Pestering women in the street or in pubs and making lewd comments at them could become an offence under plans to criminalise “public sexual harassment”, which are set to be announced next week.
A government-commissioned review of hate crimes will call for public sexual harassment and inciting hatred against women to be made criminal offences as part of an overhaul of laws to protect women and girls against violence.
But the review by the Law Commission – the body responsible for framing hundreds of the UK’s laws – will reject demands for misogyny to be made a hate crime because it believes it would be ineffective, according to Whitehall sources.
The new offence of public sexual harassment is seen as a more effective way of protecting women against violence than classing misogyny as a hate crime alongside race, religion, sexual orientation, disability or transgender identity, Whitehall sources have said.
The Law Commission also decided it could make it harder to prosecute crimes such as domestic abuse and would create two-tier sentencing, depending on whether a sexual offence was shown to be a hate crime.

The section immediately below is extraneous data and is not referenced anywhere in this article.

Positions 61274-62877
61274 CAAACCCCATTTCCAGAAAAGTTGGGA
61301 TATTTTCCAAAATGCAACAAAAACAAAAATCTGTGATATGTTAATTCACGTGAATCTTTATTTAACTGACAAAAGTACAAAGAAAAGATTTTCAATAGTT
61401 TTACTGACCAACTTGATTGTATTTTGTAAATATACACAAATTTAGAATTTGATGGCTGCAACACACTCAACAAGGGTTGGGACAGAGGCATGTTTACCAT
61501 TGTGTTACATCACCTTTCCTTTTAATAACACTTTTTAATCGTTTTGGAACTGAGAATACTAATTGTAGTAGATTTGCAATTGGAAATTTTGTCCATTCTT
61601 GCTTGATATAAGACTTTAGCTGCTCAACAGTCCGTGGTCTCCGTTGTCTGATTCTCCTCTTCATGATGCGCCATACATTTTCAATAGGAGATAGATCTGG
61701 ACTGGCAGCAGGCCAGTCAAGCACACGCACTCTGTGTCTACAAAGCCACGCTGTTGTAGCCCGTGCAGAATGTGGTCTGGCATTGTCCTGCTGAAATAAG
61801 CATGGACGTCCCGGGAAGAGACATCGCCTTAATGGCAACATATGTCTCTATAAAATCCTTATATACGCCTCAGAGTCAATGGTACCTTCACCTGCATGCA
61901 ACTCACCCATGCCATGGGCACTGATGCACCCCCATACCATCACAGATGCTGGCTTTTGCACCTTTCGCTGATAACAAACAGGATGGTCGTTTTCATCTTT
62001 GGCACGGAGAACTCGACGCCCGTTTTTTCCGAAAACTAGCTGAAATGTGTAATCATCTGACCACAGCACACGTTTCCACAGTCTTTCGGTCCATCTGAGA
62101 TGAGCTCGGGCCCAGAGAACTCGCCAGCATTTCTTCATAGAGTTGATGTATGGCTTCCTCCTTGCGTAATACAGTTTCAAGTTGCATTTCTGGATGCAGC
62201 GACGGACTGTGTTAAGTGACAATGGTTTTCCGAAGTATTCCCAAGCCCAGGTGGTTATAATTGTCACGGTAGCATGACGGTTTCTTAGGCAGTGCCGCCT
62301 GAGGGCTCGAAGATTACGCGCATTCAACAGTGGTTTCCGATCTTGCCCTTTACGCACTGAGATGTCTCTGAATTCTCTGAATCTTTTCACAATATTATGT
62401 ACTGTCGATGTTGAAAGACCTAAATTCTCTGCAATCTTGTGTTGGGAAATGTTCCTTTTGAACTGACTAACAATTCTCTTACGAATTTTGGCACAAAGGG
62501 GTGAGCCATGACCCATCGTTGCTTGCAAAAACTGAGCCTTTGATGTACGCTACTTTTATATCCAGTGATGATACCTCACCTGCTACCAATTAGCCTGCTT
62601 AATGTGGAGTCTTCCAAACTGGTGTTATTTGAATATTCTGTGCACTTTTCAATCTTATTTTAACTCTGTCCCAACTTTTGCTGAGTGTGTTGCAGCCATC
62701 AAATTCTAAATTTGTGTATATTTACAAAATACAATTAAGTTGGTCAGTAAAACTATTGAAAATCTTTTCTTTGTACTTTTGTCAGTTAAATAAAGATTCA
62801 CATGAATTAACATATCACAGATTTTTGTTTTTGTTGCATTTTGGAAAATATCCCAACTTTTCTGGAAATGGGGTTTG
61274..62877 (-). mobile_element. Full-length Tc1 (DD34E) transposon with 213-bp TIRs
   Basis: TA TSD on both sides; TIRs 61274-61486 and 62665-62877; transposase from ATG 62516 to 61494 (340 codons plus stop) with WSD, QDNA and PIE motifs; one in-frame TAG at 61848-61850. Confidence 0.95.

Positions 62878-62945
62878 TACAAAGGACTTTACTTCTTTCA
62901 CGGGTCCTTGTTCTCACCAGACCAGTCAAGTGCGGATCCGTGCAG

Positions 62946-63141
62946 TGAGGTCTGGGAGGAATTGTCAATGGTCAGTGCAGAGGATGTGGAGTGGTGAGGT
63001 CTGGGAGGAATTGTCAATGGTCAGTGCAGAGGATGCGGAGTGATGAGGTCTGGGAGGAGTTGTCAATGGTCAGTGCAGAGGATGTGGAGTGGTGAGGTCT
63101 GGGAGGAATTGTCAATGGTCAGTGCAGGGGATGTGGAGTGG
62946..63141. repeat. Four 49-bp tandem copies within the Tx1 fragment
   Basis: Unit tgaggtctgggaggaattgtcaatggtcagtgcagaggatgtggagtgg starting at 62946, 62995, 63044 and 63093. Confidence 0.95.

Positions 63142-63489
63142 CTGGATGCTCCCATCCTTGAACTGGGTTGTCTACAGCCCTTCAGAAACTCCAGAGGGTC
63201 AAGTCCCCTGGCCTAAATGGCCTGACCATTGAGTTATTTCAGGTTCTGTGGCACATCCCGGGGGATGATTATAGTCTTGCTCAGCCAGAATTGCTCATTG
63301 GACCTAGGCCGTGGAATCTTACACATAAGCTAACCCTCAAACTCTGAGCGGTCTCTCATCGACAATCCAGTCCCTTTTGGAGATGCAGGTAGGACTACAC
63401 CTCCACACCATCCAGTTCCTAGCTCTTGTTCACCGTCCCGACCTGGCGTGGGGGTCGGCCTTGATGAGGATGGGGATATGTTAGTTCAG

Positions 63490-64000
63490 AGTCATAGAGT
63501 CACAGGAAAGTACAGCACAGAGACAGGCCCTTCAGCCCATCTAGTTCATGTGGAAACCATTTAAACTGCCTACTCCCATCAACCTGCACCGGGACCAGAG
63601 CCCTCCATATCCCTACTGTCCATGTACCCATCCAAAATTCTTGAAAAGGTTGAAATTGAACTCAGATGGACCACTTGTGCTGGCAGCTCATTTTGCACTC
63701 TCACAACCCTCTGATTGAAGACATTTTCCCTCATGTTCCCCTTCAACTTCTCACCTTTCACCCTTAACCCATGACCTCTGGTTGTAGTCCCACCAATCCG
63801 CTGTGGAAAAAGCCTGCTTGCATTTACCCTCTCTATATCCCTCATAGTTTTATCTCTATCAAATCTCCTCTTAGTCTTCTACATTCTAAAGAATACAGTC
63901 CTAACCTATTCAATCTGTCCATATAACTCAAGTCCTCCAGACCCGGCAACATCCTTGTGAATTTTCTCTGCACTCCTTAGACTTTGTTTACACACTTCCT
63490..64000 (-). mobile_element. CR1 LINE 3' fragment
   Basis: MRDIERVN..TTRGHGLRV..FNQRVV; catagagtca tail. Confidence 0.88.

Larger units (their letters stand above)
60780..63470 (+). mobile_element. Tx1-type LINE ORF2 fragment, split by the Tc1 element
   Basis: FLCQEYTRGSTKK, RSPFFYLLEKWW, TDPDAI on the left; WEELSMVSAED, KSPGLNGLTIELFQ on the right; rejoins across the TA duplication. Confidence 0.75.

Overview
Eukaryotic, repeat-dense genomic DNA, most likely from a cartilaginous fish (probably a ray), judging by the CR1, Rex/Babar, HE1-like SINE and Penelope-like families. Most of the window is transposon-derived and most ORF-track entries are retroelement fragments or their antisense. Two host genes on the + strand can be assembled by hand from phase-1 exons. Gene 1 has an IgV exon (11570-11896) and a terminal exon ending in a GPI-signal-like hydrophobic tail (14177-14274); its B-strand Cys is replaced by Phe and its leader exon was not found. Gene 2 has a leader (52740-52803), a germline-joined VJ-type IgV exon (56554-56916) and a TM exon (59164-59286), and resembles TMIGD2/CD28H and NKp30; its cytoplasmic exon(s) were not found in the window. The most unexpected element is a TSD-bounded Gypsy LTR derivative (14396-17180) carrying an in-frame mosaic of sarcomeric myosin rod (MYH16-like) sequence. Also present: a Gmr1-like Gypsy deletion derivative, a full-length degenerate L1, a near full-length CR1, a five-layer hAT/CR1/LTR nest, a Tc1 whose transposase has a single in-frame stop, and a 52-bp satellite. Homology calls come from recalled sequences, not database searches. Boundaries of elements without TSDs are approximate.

The move will be part of a week of government crime announcements, which include a crackdown on drug gangs, a new law to put victims at the heart of the criminal justice system, and prison reforms to reduce reoffending by getting more inmates into work.
A Whitehall source said: “The Law Commission is not going to class misogyny as a hate crime because it would be ineffective and in some cases counterproductive.
“But it will call for a public sexual harassment offence, which doesn’t currently exist. It thinks this fits with other work the Government is doing on criminalising intimate image abuse and will be more productive and better in protecting women.”
The Law Commission review of hate crimes was ordered three years ago by Sajid Javid, then Home Secretary.
It has since become even more important following the kidnap, rape and murder of Sarah Everard by Wayne Couzens, a serving Metropolitan Police officer, which sparked a huge national debate on violence against women.